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West Side Galleries Explored Global Issues in 2010

By DNAinfo Staff on December 29, 2010 6:42am  | Updated on December 29, 2010 12:45pm

By Tara Kyle

DNAinfo Reporter/Producer

MANHATTAN — At exhibits across Chelsea and Hell's Kitchen this year, gallery directors presented art with the potential to help viewers understand international conflicts as far away Haiti and Iran, as well as domestic conflict as close as the fight over Facebook.

Local art galleries put the entire world on display, with "Saving Grace: A Celebration of Haitian Art," at Hell's Kitchen's Affirmation Arts gallery, which shows folk-art masterpieces from the 1940s hung alongside pieces shattered — and painstakingly restored — in the aftermath of the earthquake.

The School of Visual Arts featured posters supporting Iran's Green Movement, created by top graphic artists from around the world, including Milton Glaser, of "I Love New York" logo fame.

In the months leading up to the anniversary of 9/11, the Stefan Stux Gallery offered a collection of works celebrating the creative energy of the modern Middle East.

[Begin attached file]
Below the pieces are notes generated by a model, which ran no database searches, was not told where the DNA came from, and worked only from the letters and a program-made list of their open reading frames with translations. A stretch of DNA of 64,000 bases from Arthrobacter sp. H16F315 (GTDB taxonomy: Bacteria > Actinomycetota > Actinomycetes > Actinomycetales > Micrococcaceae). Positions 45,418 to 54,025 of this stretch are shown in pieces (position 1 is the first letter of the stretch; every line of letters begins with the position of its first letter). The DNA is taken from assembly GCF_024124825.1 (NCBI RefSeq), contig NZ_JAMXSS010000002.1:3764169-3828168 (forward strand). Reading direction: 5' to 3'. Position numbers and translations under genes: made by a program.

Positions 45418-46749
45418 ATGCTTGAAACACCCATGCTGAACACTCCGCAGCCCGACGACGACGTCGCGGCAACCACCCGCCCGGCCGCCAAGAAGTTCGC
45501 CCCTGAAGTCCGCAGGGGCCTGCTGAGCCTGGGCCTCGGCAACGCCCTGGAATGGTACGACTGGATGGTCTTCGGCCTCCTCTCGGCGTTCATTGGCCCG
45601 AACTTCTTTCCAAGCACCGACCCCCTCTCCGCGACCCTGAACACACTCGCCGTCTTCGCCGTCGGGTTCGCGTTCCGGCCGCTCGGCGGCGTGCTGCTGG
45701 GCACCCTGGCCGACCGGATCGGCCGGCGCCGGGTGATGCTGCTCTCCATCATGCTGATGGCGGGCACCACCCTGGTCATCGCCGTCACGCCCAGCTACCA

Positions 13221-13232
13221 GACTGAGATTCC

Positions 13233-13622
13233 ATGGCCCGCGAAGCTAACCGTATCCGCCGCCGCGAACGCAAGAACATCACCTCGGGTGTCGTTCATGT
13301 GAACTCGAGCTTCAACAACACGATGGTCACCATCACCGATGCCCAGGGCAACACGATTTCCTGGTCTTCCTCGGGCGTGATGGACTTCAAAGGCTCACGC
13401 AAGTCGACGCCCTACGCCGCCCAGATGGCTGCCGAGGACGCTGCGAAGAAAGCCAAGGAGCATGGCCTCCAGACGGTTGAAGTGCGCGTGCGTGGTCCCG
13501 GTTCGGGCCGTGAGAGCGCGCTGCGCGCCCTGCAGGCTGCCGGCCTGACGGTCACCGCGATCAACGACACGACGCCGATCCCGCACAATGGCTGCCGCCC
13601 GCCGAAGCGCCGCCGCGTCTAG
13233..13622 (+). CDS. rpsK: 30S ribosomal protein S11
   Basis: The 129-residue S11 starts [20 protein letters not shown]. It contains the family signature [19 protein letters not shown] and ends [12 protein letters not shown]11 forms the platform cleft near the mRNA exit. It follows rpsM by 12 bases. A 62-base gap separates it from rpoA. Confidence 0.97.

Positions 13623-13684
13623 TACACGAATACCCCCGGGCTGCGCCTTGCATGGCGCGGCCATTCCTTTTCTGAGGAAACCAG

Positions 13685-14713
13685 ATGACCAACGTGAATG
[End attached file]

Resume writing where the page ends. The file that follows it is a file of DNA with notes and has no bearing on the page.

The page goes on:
Obsessions closer to home also made their presence felt within the art scene.

Chelsea exhibits tackling today's culture of voyeurism included the Benrimon Contemporary's show "Younger than Moses," which featured a large oil painting of a "Facebook pill."

Meanwhile, the Skylight Gallery offered a mixed-media examination of private and personal investigations.

Finally, amid lingering economic unease, many shows offered an escape into the past.

SVA, originally founded as a school for cartoonists, offered a look back on 30 years of contributions to the new medium of graphic novels.

And at the Robert Mann Gallery, artist Wijnanda Deroo's photos captured a few iconic restaurants not long before they closed their doors forever.

At the Pratt Manhattan Gallery, an exhibit called "You are Here: Mapping the Psychogeography of New York" examined the need to find a sense of belonging in a mixed-up environment.

"Particularly in these times, we're just trying to orient ourselves in an increasingly complex and overwhelming world," guest curator Katharine Harmon said of the exhibit.

People's desire to track their coordinates on a map — or, for that matter, announce their locations via Facebook, Twitter or Foursquare — is "a way of grappling with the notion of being lost and found," Harmon said.

Click on story's the slideshow to see some of DNAinfo's favorite art images from the past year.